The Unthology Interviews: Angela Readman Talks to Roelof Bakker


AR: Your story Red in Unthology 5 charges in with real urgency and keeps going at a magnificent pace, how did you do that? It’s hard to imagine writing it was a relaxing process.

RB: I wrote it as if the events were taking place at the moment of writing, literally bashing away at the keys on my keyboard as fast as I could. Writing it was a very physical experience. I then spent a lot of time perfecting the story.The story was inspired by a photograph I took of a window display as well as having read The Language of Things by Deyan Sudjic (director of the Design Museum), in which he writes about the decline of design and the intentional short shelf-life of today’s products.

AR: I found myself rooting for the woman in ‘Red’, though I knew I possibly shouldn’t. I loved how the consumerist products mirrored her mental state, what inspired you do to do this?

RB: She is very much a part of consumer culture, branded like everyone else. There is no escape. The products reflect her mental state but are also used to add a touch of humour.

AR: ‘Red’ is your first published story, what has this meant for you as a writer?


RB: Submitting a story for publication is a pretty scary thing. It was incredibly exciting when I received an email from Ashley Stokes informing me that Unthank would like to include ‘Red’ in Unthology 5. Having a story accepted for publication is a validation of one’s work and also a confidence booster, I hope it will help push my work forward. It’s also amazing to be in the company of accomplished writers like yourself.

AR: You’re also an editor at Negative Press and edited the publication Still. Do you find photographs inspire your work? I could really see ‘Red’.

RB: For Still I was both the (accidental) editor and the photographer. The book was the final stage of a project in which I experimented with a number of ways to breathe life into vacated spaces. I invited writers from across the world to select a photograph from my exhibition ‘Still’ and use this as inspiration for new writing. I love the short stories that appear in Still, the book is an exciting mix of writers and genres. I collaborated with twenty-six writers including Evie Wyld, Nicholas Royle, Aamer Hussein, Jan van Mersbergen and XuXi. Before I embarked on Still, my reading habits had slacked. Researching writers meant lots of reading and then, once the stories started coming in, the reading continued and every time a new story arrived it was like receiving a little treasure in the post, a gift that had flowed from somebody else’s imagination. If felt like the skies were opening up before me. Six months after the book was published, I decided to turn the tables on my self and pick a photograph from the project to use as a starting point for writing, as an experiment to see what it would evoke. This story didn’t really work out but it was the opening of a door, the beginning of a new chapter.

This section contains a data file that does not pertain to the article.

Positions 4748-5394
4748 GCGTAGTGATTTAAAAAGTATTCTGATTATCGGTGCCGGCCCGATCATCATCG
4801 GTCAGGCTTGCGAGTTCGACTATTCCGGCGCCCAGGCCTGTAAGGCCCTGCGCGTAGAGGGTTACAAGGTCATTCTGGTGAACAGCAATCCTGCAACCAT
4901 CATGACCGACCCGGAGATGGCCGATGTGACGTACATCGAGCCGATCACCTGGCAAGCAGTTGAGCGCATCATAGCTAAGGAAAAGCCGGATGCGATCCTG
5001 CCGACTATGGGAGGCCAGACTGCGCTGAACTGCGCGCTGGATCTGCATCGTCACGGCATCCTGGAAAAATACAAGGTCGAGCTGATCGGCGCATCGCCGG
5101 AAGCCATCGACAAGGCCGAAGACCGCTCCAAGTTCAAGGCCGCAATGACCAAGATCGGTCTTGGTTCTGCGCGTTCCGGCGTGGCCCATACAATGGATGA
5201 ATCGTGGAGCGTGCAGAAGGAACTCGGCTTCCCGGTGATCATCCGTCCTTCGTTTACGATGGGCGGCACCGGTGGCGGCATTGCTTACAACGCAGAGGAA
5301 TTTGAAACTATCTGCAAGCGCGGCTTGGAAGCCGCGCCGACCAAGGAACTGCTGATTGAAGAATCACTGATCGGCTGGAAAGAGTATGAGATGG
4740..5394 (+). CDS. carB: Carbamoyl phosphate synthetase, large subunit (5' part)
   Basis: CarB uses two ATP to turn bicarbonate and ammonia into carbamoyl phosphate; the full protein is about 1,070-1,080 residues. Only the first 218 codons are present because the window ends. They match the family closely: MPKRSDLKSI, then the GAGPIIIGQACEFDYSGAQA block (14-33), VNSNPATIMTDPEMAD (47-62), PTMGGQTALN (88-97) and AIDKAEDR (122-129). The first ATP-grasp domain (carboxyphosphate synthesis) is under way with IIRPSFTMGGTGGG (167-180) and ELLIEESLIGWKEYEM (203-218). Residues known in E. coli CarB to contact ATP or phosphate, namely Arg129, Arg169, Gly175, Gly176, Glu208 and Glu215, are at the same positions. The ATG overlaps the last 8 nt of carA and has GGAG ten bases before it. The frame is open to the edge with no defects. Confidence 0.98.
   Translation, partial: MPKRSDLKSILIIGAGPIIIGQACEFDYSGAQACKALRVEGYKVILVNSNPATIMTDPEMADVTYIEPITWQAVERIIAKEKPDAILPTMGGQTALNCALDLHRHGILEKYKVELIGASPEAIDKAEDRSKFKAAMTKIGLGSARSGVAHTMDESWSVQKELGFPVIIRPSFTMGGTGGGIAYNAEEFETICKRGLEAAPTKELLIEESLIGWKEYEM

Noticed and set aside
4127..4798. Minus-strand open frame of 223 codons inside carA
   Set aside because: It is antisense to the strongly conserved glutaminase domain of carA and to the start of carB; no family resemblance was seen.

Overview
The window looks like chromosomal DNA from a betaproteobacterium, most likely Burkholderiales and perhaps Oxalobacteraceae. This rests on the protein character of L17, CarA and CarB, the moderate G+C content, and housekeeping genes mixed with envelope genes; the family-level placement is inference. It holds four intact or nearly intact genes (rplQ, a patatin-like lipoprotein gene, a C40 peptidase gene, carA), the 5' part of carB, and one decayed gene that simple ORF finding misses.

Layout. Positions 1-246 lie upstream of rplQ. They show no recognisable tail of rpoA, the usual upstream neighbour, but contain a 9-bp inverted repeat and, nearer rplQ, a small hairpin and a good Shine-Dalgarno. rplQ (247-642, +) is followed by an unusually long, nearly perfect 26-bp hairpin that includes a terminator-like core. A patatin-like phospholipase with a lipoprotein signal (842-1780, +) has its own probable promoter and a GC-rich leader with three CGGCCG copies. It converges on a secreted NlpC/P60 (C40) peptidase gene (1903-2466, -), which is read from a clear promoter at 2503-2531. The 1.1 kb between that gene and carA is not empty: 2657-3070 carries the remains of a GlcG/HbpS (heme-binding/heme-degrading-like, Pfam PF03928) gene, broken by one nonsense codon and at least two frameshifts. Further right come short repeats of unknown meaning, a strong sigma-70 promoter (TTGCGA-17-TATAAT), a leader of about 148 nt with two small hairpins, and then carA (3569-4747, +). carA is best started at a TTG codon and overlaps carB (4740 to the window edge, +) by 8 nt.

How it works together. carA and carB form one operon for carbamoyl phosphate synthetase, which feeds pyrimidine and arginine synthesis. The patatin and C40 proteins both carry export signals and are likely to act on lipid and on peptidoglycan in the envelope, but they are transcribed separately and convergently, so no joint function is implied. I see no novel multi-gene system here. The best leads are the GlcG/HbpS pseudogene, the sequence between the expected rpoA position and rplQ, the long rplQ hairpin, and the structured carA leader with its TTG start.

Angela Readman

Angela Readman

AR: When did you start writing? I often hear writers say they always knew they had to do it…

RB: Growing up in the Netherlands I was an introverted teenager and wrote dark song lyrics and poetry. I have dabbled writing poetry over the years, and used it as a means of exploring themes for an as yet unshown photography project (Silence, 2006-2014) exploring death from a personal viewpoint. Now that I am reaching the final stage of this project, the words are not needed as the photographs express more than words can say.

AR: Where did the love of short stories come from? What fascinates you about the form?

RB: It really came from doing writer research for Still. I bought Best British Short Stories 2011 (Salt Publishing), which introduced me to the genius of David Rose and his story ‘Flora’ and also ‘The Swimmer’ by SJ Butler. To me these are very physical, very sensual stories, both express a love of language, a playfulness of words. I like this idea that a few sheets of paper with a bit of text can transform a person for a few minutes or maybe even have a lasting impact.

AR: What are you working on now?  What’s next? 

RB: I am writing a series of stories inspired by colours. There are two more colours being published by Unthank Books, ‘Blue’ and ‘Green’, which will appear in Unthology 6 and Unthology 7. As a photographer I collaborated with artist/writer Jane Wildgoose on Strong Room (Negative Press London, 2014), published in January, see This book has been selected for an exhibition of new European artists’ books (KALEID 2014, 19 July 2014). Jane and I will be launching our project Strong Room Unlocked in the next few months.

AR: What do you hope for?

RB: I secretly hope for a world where people are present in the moment, not elsewhere, lost in an electronic machine.

AR: When are you happiest?

RB: When ideas reach the point of completion, when it makes sense. When I photograph someone or something that inspires or evokes. Otherwise, when I swim, when I cycle, when I hold a book for the first time, when I smell the earth in the middle of a field, when there is a window that opens…

Unthology 5

Unthology 5

Red by Roelof Bakker and A Little More Prayer by Angela Readman can both be found in Unthology 5.

Praise for Unthology 5: “In Unthology 5, Unthank Books’ new short story collection edited by Ashley Stokes and Robin Jones, this modern spirit of doubt and negation is ever-present. Each of the fourteen stories, by new and established authors, turns on a moment of uncertainty, unease, or loss of control. The first story is entitled “A Little More Prayer” (“that’s all we need”, one of its lead characters complains, “a little more prayers”) and the last story “The End of the World”. We’re not in Kansas anymore.” Andre van Loon in Litro.

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